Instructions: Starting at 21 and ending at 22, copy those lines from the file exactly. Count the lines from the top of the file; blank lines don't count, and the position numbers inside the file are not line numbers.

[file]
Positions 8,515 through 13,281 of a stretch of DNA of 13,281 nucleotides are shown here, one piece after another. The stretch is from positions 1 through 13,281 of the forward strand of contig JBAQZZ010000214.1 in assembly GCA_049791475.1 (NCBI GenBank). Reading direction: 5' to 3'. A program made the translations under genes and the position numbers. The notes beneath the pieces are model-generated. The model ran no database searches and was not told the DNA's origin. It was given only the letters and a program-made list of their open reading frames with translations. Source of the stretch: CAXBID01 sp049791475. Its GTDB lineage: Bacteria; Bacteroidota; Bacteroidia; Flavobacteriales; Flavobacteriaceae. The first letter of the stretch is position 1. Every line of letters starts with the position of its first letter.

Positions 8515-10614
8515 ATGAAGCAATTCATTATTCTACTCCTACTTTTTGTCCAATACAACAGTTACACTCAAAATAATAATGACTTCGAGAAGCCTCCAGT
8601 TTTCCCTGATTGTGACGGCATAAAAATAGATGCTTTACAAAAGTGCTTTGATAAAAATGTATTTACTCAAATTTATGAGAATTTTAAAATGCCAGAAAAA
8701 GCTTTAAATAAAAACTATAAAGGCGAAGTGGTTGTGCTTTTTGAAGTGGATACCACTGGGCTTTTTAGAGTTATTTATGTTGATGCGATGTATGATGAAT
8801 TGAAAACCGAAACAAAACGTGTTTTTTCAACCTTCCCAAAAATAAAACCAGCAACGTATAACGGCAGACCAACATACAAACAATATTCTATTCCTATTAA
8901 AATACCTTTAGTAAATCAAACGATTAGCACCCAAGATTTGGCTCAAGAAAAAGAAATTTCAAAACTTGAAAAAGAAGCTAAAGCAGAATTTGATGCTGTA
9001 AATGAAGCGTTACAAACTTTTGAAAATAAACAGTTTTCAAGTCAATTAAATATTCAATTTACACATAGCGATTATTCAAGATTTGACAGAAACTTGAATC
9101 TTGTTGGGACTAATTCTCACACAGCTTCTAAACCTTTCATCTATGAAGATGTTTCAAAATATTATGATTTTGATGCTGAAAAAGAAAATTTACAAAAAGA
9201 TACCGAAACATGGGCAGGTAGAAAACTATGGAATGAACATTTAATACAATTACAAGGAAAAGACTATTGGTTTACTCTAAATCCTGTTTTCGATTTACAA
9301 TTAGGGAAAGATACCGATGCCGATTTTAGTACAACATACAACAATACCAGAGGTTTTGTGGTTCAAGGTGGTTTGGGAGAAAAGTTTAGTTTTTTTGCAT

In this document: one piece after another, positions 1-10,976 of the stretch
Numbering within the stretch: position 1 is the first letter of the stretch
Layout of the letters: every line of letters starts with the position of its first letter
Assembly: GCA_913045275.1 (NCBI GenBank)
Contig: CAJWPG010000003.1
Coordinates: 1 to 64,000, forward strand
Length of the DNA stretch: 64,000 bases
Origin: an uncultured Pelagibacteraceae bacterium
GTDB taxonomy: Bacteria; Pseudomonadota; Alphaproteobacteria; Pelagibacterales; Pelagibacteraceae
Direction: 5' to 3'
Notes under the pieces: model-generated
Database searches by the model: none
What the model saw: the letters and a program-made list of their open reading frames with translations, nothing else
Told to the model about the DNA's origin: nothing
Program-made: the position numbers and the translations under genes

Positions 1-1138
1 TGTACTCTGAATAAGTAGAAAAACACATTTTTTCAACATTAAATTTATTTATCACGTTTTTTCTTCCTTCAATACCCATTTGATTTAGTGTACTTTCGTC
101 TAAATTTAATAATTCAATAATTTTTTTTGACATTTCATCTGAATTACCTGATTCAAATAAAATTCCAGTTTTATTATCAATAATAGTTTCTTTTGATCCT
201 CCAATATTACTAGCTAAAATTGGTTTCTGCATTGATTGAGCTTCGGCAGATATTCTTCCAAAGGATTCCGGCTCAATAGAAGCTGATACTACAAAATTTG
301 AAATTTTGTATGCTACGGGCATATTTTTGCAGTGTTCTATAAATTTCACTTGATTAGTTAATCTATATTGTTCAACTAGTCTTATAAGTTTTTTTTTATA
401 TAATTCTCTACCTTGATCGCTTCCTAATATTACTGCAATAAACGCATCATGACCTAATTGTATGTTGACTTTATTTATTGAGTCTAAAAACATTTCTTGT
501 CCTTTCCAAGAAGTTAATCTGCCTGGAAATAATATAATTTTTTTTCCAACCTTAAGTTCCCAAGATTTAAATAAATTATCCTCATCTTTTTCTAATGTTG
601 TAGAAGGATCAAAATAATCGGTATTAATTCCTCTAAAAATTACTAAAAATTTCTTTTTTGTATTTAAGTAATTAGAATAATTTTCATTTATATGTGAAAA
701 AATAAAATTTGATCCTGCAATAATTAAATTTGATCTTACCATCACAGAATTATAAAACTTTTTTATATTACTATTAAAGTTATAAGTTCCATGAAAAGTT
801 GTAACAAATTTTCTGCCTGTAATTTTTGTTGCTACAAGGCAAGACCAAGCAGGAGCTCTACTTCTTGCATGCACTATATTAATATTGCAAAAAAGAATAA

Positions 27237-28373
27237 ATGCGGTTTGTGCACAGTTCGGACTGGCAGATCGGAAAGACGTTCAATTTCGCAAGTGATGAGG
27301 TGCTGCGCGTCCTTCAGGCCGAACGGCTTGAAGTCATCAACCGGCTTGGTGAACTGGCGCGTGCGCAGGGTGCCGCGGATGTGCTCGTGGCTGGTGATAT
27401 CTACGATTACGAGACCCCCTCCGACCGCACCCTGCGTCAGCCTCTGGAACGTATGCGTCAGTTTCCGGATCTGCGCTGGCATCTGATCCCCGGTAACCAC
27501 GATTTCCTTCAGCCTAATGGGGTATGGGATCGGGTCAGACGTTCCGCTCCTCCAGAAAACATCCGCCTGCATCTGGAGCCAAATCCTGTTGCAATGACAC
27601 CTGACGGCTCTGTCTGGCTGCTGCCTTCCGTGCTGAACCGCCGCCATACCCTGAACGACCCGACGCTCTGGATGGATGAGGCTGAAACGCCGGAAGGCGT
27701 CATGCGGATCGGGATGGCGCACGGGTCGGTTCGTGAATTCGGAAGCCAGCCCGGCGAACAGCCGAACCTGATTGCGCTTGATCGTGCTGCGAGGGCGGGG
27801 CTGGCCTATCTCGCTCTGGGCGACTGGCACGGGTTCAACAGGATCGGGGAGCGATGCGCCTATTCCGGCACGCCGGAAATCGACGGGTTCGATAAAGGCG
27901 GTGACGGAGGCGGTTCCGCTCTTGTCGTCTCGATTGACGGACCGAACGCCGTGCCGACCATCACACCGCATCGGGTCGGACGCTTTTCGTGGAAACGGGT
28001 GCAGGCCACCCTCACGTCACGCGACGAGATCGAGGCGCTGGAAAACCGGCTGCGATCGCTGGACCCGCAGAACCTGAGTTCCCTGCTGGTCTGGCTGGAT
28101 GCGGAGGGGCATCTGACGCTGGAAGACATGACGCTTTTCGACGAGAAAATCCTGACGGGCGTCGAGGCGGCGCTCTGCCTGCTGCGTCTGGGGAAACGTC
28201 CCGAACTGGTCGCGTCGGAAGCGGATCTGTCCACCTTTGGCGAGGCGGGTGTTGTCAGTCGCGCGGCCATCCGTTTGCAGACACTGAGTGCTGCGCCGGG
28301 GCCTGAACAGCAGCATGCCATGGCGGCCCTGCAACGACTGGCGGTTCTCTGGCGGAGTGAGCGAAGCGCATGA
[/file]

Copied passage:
Direction: 5' to 3'
Notes under the pieces: model-generated